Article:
A cyber czar falls to earth - SupChina

A cyber czar falls to earth

Part of the daily SupChina newsletter. Subscribe for free

Lu Wei 鲁炜 is a propaganda official who headed up the Cyberspace Administration of China (CAC) from 2013 to 2016.

  • Lu became the public face of the tightening of censorship and the concept of “internet sovereignty” that has characterized Xi Jinping’s time as leader of China’s Communist Party.
  • In June last year, official media announced, without explanation, that Lu was stepping down from his post as director of CAC.
  • Lu is now under investigation for “serious violations of Party discipline,” which usually means corruption, according to a November 21 announcement (in Chinese) from the Central Commission for Discipline Inspection (CCDI).
  • Caixin has a report on Lu, or see the CCDI (in Chinese). You can read more about Lu’s rise before his fall on China Story.
  • Lu’s fall is not an indication that internet restrictions will be relaxed. But China has lost an official who was willing to go to the heart of Silicon Valley and defend internet censorship with a smile on his face.

In other internet news, the communications service Skype has disappeared from Apple’s app store and other download sites in China. The New York Times reports (paywall) that an Apple spokesperson said that the company had been notified by the Ministry of Public Security that “a number of voice over internet protocol apps do not comply with local law,” forcing them to remove the apps.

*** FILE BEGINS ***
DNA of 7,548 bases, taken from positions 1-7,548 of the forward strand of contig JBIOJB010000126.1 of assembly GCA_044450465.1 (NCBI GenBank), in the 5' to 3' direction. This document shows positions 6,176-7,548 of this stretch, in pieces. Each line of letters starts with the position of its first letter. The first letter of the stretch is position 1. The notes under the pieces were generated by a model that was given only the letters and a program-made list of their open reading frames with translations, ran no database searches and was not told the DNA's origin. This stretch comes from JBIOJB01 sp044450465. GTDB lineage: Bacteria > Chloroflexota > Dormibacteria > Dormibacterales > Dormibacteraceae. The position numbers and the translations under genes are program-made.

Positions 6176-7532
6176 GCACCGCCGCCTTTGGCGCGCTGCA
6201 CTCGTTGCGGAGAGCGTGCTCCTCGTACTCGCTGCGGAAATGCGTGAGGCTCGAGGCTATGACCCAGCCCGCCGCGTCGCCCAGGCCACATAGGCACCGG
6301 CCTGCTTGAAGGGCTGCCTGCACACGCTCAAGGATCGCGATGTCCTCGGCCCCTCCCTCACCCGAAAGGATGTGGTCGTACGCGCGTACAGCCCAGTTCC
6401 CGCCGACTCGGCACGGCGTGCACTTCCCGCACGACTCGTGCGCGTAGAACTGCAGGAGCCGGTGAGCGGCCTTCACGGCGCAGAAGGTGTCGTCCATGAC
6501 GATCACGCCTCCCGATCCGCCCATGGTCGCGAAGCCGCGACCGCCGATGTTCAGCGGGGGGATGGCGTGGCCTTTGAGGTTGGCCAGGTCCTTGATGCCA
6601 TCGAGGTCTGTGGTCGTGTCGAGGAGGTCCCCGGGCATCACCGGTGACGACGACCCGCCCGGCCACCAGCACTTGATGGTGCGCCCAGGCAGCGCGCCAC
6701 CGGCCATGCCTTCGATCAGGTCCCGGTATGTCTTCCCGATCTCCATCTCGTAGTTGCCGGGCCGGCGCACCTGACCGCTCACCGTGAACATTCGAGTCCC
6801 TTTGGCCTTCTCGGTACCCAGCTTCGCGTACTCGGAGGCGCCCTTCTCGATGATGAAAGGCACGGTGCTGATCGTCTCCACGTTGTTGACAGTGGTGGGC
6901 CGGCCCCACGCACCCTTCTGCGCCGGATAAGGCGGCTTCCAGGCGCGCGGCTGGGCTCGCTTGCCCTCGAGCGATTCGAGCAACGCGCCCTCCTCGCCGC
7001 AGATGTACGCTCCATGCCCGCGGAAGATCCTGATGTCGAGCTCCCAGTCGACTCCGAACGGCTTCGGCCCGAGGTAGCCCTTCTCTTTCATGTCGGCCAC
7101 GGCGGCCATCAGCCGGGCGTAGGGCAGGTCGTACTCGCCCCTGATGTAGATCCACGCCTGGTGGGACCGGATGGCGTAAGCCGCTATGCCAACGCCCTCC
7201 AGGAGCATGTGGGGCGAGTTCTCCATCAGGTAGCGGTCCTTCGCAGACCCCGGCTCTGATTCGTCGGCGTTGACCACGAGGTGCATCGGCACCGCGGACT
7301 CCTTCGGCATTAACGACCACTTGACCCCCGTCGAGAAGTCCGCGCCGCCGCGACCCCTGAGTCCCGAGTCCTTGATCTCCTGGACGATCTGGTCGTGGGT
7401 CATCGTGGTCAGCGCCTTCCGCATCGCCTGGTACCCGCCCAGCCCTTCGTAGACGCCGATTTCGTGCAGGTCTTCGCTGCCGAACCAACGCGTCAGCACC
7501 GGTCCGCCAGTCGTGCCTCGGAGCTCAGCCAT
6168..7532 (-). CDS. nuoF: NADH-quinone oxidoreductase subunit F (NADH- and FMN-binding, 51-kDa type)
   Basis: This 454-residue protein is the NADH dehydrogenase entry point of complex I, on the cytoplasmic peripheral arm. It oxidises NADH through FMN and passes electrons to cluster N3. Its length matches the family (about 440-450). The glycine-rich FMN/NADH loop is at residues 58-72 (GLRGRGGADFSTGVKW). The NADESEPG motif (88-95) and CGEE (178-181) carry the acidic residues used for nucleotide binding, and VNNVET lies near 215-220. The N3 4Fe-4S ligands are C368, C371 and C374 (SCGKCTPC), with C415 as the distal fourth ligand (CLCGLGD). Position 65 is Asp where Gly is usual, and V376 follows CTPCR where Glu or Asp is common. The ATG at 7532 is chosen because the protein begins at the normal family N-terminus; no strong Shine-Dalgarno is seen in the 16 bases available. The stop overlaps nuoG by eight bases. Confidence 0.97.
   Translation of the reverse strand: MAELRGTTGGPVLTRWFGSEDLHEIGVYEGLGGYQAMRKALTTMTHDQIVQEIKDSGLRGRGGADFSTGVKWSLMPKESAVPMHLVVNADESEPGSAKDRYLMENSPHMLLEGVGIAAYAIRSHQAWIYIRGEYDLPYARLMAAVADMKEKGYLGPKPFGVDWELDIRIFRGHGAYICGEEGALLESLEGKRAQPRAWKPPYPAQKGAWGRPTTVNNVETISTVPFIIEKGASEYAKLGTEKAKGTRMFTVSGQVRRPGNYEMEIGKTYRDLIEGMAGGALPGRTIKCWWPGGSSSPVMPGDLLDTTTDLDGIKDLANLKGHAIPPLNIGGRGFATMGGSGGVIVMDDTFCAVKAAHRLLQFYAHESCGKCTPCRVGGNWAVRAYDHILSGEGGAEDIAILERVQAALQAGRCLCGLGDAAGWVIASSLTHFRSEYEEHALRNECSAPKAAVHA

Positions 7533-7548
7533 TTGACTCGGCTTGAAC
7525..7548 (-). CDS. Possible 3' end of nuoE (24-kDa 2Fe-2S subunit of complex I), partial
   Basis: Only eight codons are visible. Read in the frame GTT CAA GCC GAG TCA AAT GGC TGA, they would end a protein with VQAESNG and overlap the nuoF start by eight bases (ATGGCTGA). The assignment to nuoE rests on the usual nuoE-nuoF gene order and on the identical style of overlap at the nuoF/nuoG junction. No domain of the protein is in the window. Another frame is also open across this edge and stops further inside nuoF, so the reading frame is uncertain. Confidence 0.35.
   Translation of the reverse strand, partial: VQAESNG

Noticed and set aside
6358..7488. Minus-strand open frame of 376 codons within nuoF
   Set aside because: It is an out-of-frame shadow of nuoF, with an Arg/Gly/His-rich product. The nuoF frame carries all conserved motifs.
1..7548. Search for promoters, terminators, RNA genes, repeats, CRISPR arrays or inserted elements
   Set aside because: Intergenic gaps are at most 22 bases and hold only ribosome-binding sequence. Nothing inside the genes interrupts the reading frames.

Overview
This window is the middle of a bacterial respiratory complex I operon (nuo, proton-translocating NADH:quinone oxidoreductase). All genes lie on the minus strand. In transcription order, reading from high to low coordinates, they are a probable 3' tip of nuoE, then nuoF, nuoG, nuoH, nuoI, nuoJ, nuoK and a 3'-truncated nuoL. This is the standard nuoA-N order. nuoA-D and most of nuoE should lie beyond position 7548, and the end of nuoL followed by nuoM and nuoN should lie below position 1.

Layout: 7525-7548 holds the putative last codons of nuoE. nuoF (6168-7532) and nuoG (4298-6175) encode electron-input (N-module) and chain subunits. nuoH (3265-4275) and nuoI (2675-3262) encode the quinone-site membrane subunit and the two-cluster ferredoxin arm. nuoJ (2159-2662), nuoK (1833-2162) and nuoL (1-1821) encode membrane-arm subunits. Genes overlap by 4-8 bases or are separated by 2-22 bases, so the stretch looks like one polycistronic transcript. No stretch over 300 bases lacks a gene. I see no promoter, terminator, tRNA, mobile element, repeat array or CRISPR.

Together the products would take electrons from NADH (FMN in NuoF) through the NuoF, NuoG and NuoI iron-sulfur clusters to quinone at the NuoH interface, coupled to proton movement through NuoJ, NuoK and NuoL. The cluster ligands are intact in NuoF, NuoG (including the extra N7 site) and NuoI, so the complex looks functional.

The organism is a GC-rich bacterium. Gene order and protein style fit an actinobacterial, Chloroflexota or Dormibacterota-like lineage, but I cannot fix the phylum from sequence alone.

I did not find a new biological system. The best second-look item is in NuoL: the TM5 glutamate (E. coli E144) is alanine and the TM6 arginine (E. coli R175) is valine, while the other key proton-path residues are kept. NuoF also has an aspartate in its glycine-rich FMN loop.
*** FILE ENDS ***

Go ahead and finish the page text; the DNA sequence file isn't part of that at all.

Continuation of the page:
Teaching the Nanjing Atrocities

If you’re a history or China studies teacher, you might be interested in two online seminars to be held next week by the nonprofit Facing History, on teaching about the Nanjing Atrocities: November 29 at 8 – 9 a.m. EST and November 30 at 3 – 4 p.m. EST. Facing History has also published a blog post on “Three reasons to explore the Nanjing Atrocities 80 years later.”

A job posting in Washington

The Voice of America has a job opening for a China Branch Chief based in Washington, D.C. Responsibilities include managing a multimedia newsroom of about 100 journalists producing Mandarin and Cantonese content. The application deadline is midnight Eastern Time on November 29, 2017. For more information and to apply, please click here if you are a U.S. citizen, and here if you are a foreign national.

Share
Jeremy Goldkorn

Jeremy Goldkorn is co-founder of the Sinica Podcast and currently edits SupChina and its daily newsletter.